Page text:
Saturday, January 15, 2011

Closing public schools diminishes democracy, increases plutocracy

As the George W. Bush presidency showed, it's much easier to be a destroyer of things than a productive creator. Conversely there is some truth to the notion of "creative destruction" embodied in the theory of capitalism. But in order to have a true picture of the value of destruction it is imperative that we have an honest evaluation of what it is that is being destroyed. What other way would there be to judge whether the destruction of long-held assets is outweighed by the value of what replaces them?

In the case of public schools, education deformers are quick to call for the closing of so-called "underperforming" schools, which almost always happen to serve poor and minority students. When was the last time you heard that an affluent school, perhaps in Edina, Eden Prairie, or Hopkins was slated to be closed? Never that I can remember. Deformers such as the editorial writers at the Star Tribune are so anxious to destroy public education in the name of saving it that they don't even stop for one minute to consider what else might be destroyed in their rush to shutter public schools.

Only a blind ideologue or the ignorami at the Star Tribune would imagine that the only function of public schools is to help students pass standardized math and English tests. One thoughtful writer at, Christopher Lawrence, has nicely summarized the democratic values embodied at local public schools that are being destroyed by the education deformers:
Public schools have benefits beyond individual student achievement. As state institutions, they function as a conduit for the flow of money into poor communities. Public schools serve as community centers. Often, they are important employers in neighborhoods ravaged by unemployment and poverty.
They employ local residents as aides, custodians, and other staff. In most cases, local communities enjoy a remarkable degree of influence over their neighborhood schools, even the "failing" ones. Of course, public schools are notoriously inefficient and prone to a certain degree of graft and nepotism, but even this, ultimately, benefits the local community. In any case, this level of graft is chickenfeed compared to what goes on in many privately run charters.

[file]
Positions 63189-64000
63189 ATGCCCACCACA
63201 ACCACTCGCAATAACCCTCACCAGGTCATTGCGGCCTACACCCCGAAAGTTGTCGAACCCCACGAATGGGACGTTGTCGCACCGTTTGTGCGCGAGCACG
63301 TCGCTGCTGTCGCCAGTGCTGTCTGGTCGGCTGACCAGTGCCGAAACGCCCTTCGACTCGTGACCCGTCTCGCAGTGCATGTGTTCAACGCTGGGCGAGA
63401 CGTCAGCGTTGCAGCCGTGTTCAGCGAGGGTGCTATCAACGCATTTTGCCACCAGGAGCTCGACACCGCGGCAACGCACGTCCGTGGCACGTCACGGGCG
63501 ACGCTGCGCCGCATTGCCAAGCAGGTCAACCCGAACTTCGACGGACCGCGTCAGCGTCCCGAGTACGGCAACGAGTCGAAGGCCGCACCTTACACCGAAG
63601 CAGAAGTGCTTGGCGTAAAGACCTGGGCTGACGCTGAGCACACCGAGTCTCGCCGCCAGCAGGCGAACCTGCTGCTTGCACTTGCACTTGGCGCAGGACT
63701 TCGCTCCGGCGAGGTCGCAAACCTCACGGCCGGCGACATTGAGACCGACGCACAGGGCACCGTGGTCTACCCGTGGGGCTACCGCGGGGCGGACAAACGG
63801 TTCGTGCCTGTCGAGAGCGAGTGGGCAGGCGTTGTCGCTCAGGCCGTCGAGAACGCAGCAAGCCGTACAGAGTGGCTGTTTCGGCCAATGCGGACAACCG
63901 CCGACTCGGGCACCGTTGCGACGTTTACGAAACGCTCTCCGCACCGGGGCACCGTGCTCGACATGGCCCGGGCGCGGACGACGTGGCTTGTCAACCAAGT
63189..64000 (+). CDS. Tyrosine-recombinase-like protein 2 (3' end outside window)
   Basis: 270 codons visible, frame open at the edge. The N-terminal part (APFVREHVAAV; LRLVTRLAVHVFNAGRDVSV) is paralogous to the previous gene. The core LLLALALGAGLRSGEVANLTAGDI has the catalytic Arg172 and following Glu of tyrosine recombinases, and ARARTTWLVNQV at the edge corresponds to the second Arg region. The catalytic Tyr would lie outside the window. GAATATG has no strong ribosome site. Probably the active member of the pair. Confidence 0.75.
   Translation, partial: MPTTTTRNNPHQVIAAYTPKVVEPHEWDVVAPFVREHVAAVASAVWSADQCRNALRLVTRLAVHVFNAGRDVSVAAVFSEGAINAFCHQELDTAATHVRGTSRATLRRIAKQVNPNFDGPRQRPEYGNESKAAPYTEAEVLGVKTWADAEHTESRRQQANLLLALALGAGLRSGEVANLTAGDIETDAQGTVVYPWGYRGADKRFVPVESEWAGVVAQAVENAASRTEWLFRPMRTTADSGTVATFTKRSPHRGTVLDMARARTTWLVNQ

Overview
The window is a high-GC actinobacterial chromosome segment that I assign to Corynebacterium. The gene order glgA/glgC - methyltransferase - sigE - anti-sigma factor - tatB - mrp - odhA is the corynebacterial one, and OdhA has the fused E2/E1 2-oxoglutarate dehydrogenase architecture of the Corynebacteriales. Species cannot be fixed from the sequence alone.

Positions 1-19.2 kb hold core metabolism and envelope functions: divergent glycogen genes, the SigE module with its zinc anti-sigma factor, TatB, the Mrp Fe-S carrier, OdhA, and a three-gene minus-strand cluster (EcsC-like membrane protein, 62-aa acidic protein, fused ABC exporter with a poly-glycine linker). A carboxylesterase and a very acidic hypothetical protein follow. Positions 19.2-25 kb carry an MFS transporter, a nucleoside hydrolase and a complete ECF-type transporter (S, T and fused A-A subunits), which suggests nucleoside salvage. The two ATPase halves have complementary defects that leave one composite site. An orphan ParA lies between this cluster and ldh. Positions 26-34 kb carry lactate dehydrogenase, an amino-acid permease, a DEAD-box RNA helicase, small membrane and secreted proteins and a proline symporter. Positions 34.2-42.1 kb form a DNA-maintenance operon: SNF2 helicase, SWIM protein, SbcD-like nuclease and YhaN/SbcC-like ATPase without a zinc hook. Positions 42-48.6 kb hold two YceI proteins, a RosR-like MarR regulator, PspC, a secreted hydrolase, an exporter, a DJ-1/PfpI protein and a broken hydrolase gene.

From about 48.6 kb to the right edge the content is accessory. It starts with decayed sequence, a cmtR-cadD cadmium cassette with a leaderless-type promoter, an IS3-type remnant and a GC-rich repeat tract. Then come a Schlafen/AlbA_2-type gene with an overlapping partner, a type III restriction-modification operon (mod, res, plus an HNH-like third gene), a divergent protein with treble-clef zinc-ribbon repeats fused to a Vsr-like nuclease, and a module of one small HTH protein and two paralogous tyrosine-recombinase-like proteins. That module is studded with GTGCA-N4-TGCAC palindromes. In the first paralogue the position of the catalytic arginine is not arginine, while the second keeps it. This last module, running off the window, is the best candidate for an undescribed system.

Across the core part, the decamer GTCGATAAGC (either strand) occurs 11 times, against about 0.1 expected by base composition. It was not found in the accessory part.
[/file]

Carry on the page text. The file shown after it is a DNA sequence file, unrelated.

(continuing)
The move to charters has severed the economic ties between poor communities and their schools. Instead of redistributing state funds to the community, school reform directs the money to privately owned charters, outside educational entrepreneurs and overpaid directors.
For example, in her book "Making Failure Pay," Jill Koyama points out that under NCLB legislation, failing schools are required to divert already scarce funds to private tutoring companies. When "failing" schools are closed and replaced by charters, the organic relations with the local community are severed and poor communities lose yet another source of support. The new schools answer to corporations, not the community.
In short, each public school closed equals a victory for plutocracy and a diminishment of democracy.

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